By: Dr. Pamela Tronetti, Sponsored by: Parrish Healthcare
I stepped out of the exam room so that my patient could get undressed. When I returned, she was still fully clothed and clutching the gown to her chest like a security blanket
“I didn’t tell you that I wear one of those… you know…” She looked at the floor. “…those pads for bladder leaks… just in case.”
‘I’ll tell you a secret,” I said. “Ninety percent of the ladies who come in here wear a pad or special underwear…just in case.”
“They do?” The look on her face was a mixture of shock and relief.
Many people become tongue-tied when it comes to discussing personal or potentially embarrassing topics. What are some of those forbidden subjects?
I’ve cared for everyone from cloistered nuns to exotic dancers. I’ve peeked into the waiting room to see a circus performer sitting next to a physics professor and a retired CIA operative helping a kindergarten teacher get a cup of tea.
Knowing a patient’s profession and hobbies helps us understand who they are, how they process information and their risks of certain illnesses. We really need to know if you are (or were) exposed to chemicals, animals or dangerous situations. It’s all part the tapestry that makes up your life, and it affects your health. If you are reluctant to have your profession documented in a medical chart, we understand. I’m sure many doctors have listed a patient as “self –employed” or “various jobs” when they knew it was best to be discreet.
I can’t tell you how many patients made an appointment for “a cold” or “just a check- up” when they really had questions about their sex lives. Often the inquiry involved basic information that was withheld during their formative years because of cultural or religious customs.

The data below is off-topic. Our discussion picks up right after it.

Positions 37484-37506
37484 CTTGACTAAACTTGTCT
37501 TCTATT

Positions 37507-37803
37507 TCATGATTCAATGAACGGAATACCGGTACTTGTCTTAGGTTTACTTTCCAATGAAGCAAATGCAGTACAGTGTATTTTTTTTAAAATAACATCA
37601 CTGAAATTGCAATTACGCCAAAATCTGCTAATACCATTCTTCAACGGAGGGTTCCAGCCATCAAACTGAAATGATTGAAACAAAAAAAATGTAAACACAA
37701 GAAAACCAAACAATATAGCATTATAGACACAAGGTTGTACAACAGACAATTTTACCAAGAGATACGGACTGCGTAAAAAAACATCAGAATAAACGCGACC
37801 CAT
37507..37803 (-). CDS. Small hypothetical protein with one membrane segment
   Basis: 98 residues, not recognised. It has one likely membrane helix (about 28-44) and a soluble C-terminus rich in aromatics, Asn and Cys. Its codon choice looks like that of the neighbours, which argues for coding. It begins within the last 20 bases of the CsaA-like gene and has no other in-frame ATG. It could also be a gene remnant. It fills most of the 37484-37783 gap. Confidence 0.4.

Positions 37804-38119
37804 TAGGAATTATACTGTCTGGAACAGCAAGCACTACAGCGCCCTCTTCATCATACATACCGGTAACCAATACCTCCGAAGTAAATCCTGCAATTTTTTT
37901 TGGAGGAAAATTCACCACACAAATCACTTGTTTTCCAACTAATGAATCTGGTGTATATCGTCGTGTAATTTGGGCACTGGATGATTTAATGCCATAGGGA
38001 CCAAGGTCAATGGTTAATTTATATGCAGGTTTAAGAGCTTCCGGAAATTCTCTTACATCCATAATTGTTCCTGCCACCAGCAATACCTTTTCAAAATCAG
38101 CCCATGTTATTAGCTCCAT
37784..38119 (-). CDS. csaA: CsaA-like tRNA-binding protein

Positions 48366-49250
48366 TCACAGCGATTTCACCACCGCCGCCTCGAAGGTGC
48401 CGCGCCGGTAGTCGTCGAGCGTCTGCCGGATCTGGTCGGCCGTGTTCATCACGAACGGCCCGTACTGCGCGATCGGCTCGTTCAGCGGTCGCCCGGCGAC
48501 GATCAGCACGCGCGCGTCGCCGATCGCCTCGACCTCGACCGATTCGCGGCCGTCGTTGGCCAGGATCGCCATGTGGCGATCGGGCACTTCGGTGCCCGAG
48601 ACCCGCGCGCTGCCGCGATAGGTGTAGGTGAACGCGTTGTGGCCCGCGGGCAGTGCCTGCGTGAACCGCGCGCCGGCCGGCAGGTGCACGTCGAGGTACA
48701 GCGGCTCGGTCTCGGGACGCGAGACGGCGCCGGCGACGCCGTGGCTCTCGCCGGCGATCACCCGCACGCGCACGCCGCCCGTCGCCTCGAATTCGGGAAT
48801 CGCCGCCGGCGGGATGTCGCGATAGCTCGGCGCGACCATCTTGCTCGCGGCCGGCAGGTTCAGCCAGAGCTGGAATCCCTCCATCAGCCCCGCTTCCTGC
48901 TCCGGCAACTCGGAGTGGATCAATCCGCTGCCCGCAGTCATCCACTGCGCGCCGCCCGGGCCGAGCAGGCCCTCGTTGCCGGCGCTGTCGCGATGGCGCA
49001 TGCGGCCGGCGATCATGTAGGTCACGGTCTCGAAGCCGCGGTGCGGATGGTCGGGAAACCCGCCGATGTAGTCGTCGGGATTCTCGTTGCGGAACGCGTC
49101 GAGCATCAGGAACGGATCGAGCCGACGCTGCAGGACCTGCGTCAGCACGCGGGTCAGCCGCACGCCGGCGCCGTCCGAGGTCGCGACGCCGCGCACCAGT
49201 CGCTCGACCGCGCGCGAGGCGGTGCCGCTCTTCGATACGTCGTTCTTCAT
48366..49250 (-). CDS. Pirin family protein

The most frequent concerns revolve around whether what the person is thinking or feeling or doing is “normal”. The answer is usually a resounding “Yes!”
Most doctors can answer questions about sex. If you are not comfortable asking your primary care physician, consider talking to a gynecologist or urologist. They are definitely at ease with the subject and have probably helped other people with similar problems.
Chronic bowel problems are also upsetting to patients. TV ads for probioitcs and laxatives have helped people feel more at ease when discussing constipation and diarrhea, but more severe symptoms are often left unspoken.
Some people are reluctant to admit that their constipation is so bad that they have to use suppositories, enemas or “digitally remove” the stool almost daily.
Fecal incontinence, the loss of control of the bowels, is more common than people realize. They may also not know that there are a lot of treatment options as well as specialized pads for folks with stool leakage.
Probably the most unnecessarily embarrassed patients have been those ladies who ultimately were found to have fistulas. A fistula is a hole between two organs as a result of infection, injury or inflammation.
One lady told me in hushed tones that she was “passing gas” when urinating, and that her urine was “as bubbly as champagne.” The cause was a fistula between the bowel and the bladder. The same can happen between the vagina and the bladder or bowel, resulting in abnormal passage of urine and/or stool.
Older patients are often hesitant to tell us that an adult child has an alcohol or substance abuse problem, is incarcerated, homeless or has made other choices that are now causing them serious heartache or stress. No one should have to live in chaos. We need to know if a relative is draining your bank account, your pill bottles or your mental health.
Doctors can’t fix something if we don’t know that it’s broken. Don’t be afraid to let us know what is really bothering you.Tags: Senior Issues